Old 09-13-2017, 02:12 PM
charles Tauber charles Tauber is offline
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Originally Posted by ChrisN View Post
Left out, however, is another concern, one that I would have (and the OP may have) on a new guitar, and that is, how much useful life is left in the guitar without major surgery (including bridge height reduction)?
I had thought that I had adequately addressed that, but, obviously, not:

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Next, we want to have sufficient saddle height projecting from the bridge that, should it be required in the future, for a variety of possible reasons, there is enough there to accommodate that change in saddle height AND still have a sufficient break angle of the strings over the saddle. Many luthiers/manufacturers want to see a minimum of 1/8" to 3/16" at the bass E, a little less, perhaps, at the high E.
That assumes that the action is where the player wants it to be AND still has 1/8" to 3/16" of saddle height at the bass side.

The short answer is that it doesn't appear that the OP's guitar has that, or it is marginal. The shorter answer is that in all probability, he'll need a neck reset, or bridge shave - if the bridge has sufficient thickness to allow it - sooner than later. It is difficult to predict which guitars will need a neck reset and when they will need it.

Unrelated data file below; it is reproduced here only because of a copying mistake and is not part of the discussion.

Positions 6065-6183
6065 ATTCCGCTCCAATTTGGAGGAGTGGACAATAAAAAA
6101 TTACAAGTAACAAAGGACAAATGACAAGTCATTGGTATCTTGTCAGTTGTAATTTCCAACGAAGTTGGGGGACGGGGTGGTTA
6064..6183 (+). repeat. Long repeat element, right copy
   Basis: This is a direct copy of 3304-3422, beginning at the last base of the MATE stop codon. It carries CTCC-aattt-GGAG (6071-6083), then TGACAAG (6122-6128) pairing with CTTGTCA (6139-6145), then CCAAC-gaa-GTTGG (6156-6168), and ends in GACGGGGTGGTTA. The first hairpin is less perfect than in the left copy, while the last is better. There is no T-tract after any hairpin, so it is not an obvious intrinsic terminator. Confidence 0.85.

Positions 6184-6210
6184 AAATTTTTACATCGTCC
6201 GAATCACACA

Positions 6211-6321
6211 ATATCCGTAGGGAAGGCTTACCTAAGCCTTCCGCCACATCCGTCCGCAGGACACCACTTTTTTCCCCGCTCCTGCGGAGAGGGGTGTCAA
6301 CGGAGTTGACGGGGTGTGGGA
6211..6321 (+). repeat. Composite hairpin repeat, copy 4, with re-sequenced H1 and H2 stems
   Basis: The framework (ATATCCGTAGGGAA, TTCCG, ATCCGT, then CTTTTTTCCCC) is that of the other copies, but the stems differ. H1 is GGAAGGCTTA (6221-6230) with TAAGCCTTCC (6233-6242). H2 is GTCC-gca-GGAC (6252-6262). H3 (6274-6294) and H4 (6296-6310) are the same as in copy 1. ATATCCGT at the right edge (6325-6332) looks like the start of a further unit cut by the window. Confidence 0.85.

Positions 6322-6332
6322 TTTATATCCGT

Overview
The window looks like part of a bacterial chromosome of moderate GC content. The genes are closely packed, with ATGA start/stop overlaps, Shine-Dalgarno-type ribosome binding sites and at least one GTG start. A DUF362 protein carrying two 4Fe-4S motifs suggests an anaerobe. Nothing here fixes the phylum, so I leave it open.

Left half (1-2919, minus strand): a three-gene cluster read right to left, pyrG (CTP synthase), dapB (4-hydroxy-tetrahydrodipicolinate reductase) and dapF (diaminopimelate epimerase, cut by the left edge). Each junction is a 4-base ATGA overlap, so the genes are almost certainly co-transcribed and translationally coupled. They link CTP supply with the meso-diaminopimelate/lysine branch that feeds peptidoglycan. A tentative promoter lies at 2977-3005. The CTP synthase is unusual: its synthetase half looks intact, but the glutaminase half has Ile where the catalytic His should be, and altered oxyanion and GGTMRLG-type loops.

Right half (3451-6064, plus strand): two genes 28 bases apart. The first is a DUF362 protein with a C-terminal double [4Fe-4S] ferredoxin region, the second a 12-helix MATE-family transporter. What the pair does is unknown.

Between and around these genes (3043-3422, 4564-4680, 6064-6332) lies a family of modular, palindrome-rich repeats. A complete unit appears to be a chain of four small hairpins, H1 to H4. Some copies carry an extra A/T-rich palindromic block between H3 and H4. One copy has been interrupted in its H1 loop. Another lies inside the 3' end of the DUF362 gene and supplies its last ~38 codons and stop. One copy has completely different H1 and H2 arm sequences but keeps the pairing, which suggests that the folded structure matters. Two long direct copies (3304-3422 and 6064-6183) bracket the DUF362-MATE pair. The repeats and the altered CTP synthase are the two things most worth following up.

Quote:
The measurement goals you mention can all be achieved on a guitar that is well down the road to its first reset, which is fine if playability is the only goal.
Playability should never be the only goal. Longevity should be built into the instrument, including its neck angle. That is a very good argument for more modern neck joints that allow the neck angle to be reset fairly easily.

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I'd love to learn I'm concerned about nothing!
Longevity should be a concern of every maker/manufacturer and most players. It seems to be a relatively recent phenomena that many one or two year old guitars are in need of neck resets or that players/buyers need be concerned about it.
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  #19  
Old 09-13-2017, 02:15 PM
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Howard Klepper Howard Klepper is offline
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From the numbers given, if they are accurate:

Neck angle is perfect. You have a tall bridge, and that seems to have been unnecessary. You are measuring 13/32" bridge (wood only) height at the low E, so about 7/16" at the center (which is where bridge height should be measured). Saddle height over the bridge is great. Relief is great.